- Marketing and SEO positioning (Search Engine Optimization). Digital analytics tools, such as Google Analytics, Semrush or Comscore, allow for data collection and data tracking, measuring the interaction between users and brand websites, as well as the types of searches they perform, and session duration.
- Advertising and purchasing process. E-commerce tools allow for data tracking, such as users' response to online advertisements, consumer purchasing process, and preferences regarding competitors' products.
- Accounting and financial data. Through financial statements periodically published by companies, it is possible to obtain data concerning a company's financial performance, its profitability, or liabilities. The purpose of this information is to have a reference economic scenario of competitor companies along with other benchmarks, in order to be able to measure the total impact of a particular marketing action.
The steps involved in the benchmarking process are:
- Purpose of research. It means identifying the problem that the company needs to solve. For example: to improve its main product sales, which has been falling since the launch of a competitor's new product.
In order to evaluate the situation, key indicators must be defined, i.e. analyze whether the problem is due to a pricing issue, quality, brand positioning, target audience, among other indicators.
- Data collection. It involves gathering information on the competitor’ performance or products over a certain period of time through various digital analytics tools, financial reports, surveys or databases.
- Results evaluation. It consists of reviewing and interpreting the data collected. It is important to count on the advice of professional analysts to have an insight of the data, and to elaborate value-added proposals.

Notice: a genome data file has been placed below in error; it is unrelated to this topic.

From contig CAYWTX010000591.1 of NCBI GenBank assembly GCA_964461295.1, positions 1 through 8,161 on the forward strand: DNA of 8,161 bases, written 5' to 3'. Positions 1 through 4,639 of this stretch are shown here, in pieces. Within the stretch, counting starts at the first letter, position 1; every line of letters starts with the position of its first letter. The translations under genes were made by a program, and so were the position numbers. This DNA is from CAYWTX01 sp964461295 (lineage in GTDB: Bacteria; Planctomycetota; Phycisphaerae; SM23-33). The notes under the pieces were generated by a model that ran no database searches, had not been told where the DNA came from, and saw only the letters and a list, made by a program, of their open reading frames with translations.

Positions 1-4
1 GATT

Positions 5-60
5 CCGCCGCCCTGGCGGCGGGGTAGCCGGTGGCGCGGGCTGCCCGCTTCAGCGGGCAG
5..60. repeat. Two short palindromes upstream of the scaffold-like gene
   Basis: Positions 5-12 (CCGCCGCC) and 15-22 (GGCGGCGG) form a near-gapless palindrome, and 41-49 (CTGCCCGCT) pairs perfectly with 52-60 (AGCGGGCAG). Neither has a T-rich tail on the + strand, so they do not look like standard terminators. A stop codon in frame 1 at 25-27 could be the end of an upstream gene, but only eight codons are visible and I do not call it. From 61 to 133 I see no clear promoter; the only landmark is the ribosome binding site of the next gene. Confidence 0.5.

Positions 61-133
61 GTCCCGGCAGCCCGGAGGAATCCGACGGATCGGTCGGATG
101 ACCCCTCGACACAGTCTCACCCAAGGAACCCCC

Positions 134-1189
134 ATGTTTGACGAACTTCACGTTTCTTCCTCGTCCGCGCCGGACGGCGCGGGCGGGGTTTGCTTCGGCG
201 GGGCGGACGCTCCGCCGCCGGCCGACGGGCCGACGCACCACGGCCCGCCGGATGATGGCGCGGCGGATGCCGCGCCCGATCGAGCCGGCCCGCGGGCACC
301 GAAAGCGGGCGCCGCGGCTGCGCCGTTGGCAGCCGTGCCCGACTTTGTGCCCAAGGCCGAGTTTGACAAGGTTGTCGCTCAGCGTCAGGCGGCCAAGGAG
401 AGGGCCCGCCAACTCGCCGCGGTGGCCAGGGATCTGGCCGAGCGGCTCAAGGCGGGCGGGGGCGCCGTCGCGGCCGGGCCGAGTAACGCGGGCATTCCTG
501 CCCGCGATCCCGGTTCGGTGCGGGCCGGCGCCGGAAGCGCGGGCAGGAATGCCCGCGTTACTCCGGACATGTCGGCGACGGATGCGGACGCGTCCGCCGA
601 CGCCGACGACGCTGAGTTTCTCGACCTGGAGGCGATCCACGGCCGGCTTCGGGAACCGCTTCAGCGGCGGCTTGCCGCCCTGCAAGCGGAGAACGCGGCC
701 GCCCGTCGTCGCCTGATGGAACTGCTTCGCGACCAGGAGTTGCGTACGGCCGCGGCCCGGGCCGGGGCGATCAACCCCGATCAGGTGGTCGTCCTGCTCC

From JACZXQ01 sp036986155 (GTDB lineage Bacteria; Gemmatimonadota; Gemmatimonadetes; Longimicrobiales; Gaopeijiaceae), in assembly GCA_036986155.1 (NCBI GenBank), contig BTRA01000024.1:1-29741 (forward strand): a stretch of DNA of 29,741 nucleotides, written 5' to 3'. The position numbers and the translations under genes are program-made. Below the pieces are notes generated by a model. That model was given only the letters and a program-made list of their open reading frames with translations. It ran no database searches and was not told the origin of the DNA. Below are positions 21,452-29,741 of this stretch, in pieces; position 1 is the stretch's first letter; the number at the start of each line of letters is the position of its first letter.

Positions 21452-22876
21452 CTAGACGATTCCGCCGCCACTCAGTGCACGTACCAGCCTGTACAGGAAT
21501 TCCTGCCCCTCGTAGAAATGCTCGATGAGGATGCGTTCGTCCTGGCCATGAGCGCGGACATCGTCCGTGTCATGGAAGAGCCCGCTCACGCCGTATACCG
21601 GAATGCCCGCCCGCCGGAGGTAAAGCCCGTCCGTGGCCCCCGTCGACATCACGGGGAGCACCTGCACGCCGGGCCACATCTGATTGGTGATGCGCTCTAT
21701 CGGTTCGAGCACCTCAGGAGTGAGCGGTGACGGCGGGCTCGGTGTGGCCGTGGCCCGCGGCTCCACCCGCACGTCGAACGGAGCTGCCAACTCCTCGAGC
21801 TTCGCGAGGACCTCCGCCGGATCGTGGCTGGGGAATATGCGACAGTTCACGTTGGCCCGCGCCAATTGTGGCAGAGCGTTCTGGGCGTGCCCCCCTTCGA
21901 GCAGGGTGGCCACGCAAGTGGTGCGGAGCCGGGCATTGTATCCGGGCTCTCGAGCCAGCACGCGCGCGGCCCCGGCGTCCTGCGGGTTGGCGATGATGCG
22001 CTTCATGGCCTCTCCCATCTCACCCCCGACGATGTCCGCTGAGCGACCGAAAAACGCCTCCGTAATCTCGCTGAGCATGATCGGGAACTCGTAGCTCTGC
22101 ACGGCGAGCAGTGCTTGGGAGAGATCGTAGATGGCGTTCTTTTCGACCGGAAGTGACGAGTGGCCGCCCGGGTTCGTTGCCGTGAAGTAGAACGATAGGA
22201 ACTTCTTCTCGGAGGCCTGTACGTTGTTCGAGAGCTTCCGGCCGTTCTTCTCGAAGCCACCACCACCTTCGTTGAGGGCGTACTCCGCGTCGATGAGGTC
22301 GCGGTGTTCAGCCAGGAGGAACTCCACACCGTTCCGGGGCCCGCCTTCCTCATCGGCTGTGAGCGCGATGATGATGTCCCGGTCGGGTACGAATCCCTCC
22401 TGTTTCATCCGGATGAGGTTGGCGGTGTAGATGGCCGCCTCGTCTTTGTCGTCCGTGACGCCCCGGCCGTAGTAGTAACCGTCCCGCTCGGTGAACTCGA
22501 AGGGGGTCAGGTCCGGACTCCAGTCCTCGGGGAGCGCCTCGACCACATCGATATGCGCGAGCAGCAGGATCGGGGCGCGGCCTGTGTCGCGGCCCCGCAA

- Action plan. It is the implementation of the strategy defined as a solution or improvement to the organization's problem. For example: improve communication and customer service, offer promotions, adjust the price or quality of the product or service.
- Plan follow-up. It is the periodic monitoring of the plan's progress and further analysis through reports made available by the different digital tools. This information is useful for decision-making.
Example of benchmarking
An example of benchmarking is the American company Starbucks, which conducted a functional benchmarking study to reduce coffee preparation time, due to the dissatisfaction shown by most customers with the long waiting time.
The company analyzed McDonald's production processes, which while not a direct competitor of Starbucks, was relevant to the study in the way it prepared its orders quickly and efficiently.
In the benchmarking analysis, Starbucks identified that its problem was due to the poor storage location of the coffee supplies, cups and the awkward layout of the counter area.
Therefore, their action plan involved introducing improvements in the store's layout to optimize the purchasing process for customers, and ensure that employees could prepare the beverages properly and in less time.
As a result in the medium term, Starbucks was able to significantly reduce the preparation time of each beverage.
- "Las cinco etapas del benchmarking" (2020). Veigler.
- "¿Qué es el benchmarking?" (2021). Sales Business School.
- "Benchmarking, how and from where?: a systematic review of literature" (2019). vol. 40, p. 16, de Espinoza, M. & Gallegos, D. Revista Espacios.